4. Bake at 350°F for 1½ hours. The top should be a deep brown color.
  5. Let it rest for 10 minutes.
  6. Enjoy!

Sunday, March 16, 2008

Joël Robuchon's pommes purée

...aka the best mashed potatoes EVER!

After eating at L'Atelier de Joël Robuchon in Vegas, I was inspired to try to recreate his famous pommes purée. Somehow "mashed potatoes" doesn't sound right given the level to which Robuchon has taken this dish. I found his recipe, along with quite a bit of discussion, on the eGullet forums. Two pieces of equipment were important to the recipe: a ricer and a tamis. I had never used any of these, nor did I own them.

One of my wife's bosses surprised her by giving us a ricer! We were very excited. For those who don't know what a ricer is, it's basically a device that squeezes on the food and forces it through small holes about the size of a grain of rice, hence the name. It is more efficient and produces a more even result than using a potato masher.

The second piece of equipment, the tamis, is even more obscure. It's a flat bottomed sieve with a rim around it (kinda like a Chinese steamer), so that when you push food through the sieve, it comes out very smooth. I didn't have one, nor was I going to go out and find one, so I decided to try using a regular sieve.
The recipe is intense: 2 lbs of potatoes (about 3 russets), and 2 sticks of butter! I ended up using 1.5 sticks in an attempt to be "healthier" (who am I kidding?). I followed the recipe as best I could, and it was quite a workout. I was sweating by the time I was done whipping the milk into the puree, but man was it worth it. It was delicious.

Trying to push the mashed potatoes through my sieve did not happen very easily. I gave up after trying a few minutes. The stuff that did go through the sieve, however, had taken the puree to a whole new level of refinement. The texture was so smooth, even, creamy, and luxurious. No wonder they only give you a small portion at the restaurant--it's quite a bit of work!

Next time I try this, I will use truffle salt, which I'm sure will be awesome. I will also boil the potatoes a little longer and a little slower, as I feel they were still a bit undercooked in the center. Next Thanksgiving, I'm going to volunteer to make a big batch of this!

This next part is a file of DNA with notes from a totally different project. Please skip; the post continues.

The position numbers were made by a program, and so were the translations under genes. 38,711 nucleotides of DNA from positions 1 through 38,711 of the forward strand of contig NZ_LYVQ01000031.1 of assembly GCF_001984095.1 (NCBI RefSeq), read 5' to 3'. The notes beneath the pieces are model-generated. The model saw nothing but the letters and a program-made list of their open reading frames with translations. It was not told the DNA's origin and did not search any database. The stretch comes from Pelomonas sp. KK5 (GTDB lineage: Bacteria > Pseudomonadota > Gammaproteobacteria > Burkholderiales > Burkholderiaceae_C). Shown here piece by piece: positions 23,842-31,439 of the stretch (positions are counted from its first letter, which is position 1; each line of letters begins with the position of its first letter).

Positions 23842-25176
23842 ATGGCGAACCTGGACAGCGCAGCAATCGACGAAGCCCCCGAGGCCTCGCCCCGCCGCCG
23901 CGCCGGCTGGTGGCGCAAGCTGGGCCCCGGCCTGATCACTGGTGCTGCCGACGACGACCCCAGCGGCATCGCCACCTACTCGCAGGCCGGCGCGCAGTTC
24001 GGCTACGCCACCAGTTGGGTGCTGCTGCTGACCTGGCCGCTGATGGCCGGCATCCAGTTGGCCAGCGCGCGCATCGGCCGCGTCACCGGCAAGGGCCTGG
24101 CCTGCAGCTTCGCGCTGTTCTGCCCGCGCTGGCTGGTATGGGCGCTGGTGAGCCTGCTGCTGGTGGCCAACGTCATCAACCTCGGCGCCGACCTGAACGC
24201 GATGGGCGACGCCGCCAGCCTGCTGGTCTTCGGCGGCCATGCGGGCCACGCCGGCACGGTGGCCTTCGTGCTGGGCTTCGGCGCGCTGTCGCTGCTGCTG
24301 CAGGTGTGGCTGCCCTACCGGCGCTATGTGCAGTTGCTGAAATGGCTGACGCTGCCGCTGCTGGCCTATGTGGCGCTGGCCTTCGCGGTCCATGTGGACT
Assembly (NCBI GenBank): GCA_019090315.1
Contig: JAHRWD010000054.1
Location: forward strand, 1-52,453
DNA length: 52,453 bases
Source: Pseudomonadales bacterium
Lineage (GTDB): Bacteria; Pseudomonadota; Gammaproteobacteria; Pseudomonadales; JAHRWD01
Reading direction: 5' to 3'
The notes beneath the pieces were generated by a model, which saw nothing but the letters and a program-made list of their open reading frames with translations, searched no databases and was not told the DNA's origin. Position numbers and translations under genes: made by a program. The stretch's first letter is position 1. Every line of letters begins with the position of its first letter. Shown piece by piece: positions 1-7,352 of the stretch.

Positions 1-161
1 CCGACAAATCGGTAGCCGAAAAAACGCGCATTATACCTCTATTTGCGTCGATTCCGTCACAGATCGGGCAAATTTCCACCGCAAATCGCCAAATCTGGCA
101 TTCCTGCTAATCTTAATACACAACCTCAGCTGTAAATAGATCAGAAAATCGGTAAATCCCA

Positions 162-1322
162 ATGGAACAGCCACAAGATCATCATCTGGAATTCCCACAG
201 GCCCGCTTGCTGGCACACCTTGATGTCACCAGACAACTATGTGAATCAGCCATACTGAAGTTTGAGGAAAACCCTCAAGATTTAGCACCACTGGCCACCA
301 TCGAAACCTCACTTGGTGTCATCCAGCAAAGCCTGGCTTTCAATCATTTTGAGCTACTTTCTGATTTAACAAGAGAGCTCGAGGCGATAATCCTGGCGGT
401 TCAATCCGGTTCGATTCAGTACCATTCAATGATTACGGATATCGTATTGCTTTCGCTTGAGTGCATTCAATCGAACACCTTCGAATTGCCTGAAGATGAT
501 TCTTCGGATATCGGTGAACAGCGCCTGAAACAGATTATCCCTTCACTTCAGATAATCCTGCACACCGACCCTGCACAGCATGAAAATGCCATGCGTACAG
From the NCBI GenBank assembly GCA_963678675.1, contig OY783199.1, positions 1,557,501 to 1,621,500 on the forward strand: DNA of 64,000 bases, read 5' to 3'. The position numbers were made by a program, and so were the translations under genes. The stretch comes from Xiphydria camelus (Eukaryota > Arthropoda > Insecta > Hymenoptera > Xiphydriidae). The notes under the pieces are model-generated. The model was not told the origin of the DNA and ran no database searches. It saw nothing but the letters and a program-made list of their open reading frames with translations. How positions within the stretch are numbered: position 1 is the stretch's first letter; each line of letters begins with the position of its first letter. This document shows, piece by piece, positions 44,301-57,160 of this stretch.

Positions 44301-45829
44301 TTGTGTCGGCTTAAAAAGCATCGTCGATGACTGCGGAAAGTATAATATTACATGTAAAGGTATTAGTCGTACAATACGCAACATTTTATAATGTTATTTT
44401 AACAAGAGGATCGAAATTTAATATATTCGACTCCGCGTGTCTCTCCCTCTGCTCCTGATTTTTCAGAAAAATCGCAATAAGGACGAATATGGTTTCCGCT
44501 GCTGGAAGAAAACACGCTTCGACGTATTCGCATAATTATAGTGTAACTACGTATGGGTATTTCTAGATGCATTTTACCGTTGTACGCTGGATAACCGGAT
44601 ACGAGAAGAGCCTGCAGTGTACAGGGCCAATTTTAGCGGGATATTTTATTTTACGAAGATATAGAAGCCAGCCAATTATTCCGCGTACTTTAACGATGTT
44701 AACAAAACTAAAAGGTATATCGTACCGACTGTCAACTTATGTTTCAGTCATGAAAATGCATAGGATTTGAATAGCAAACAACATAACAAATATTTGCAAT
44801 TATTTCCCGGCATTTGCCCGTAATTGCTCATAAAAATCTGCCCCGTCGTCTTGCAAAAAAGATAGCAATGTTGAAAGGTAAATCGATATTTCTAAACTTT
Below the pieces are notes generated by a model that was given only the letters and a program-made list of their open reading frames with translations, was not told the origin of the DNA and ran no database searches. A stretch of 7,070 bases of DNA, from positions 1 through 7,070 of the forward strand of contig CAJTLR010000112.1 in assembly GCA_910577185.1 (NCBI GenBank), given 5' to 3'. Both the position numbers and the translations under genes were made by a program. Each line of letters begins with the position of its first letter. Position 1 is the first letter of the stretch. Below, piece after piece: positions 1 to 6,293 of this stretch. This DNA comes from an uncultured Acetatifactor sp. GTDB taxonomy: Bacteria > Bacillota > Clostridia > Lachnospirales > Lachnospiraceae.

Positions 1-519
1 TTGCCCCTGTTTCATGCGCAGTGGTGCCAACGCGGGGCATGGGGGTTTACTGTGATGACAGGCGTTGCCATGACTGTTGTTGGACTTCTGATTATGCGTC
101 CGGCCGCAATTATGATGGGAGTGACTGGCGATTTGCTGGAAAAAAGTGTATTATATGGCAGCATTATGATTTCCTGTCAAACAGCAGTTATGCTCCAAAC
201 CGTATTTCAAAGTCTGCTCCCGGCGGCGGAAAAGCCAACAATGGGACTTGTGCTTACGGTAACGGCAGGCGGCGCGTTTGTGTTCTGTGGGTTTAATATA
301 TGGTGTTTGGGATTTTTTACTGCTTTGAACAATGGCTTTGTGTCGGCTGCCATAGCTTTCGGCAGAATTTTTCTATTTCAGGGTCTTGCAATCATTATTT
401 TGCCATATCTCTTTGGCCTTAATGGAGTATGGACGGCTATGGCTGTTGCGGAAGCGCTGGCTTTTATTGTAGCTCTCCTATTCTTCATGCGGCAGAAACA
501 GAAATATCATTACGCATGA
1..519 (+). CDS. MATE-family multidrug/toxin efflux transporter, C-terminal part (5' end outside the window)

Pommes Purée
2 lbs russet potatoes
8 oz butter (I used 6 oz)
3/4 to 1 1/4 cups milk brought to a boil and kept hot
sea salt to taste
  1. Starting with cold water, boil unpeeled potatoes until a fork inserted meets barely any resistance (may take 30 min or more)
  2. Peel potatoes while still hot (the potatoes are incredibly easy to peel at this point)
  3. Push the potatoes through a ricer into a pot and stir over very low heat until steam no longer escapes (about 5 minutes)
  4. Add butter by vigorously stirring potatoes until incorporated
  5. Add 3/4 cup milk in a slow stream while vigorously whipping potatoes, incorporating air into the mixture
  6. Add salt, more milk as necessary, until desired taste and texture
  7. For that extra level of refinement, pass through a tamis

Monday, March 10, 2008

Lamb and grits

During one of our trips to Costco, my wife spotted a package of lamb chops and decided she wanted lamb for dinner. No problem, I thought. Lamb chops sound fancy but it can be cooked simply with salt and pepper on a cast iron skillet for a quick meal.

Now that we had the protein, I pondered what to do about starch. The only bread we had was sandwich slices, and that didn't seem very good. I didn't really want to eat it with rice, either, since it seemed too boring. I decided a nice creamy polenta would work best. Once I got home though, I realized I didn't have any polenta. Crap. Hmmm...what about grits? It's the same thing, except a different color, right? What the heck, I decided to do it. Add some sauteed veggies on the side and we were set.

For the grits, I just followed the directions on the back of the box, substituting 1 cup of milk instead of water. I also added some leftover white wine from a previous meal. I wanted it to be a little richer, so I added butter. To give it some flavor, I added a handful of dried thyme and black pepper, to taste.

For the lamb, I simply seasoned it with salt and pepper, and cooked it on a cast iron grill over medium-high heat. This gave it a nice seared outside while keeping the meat done at medium.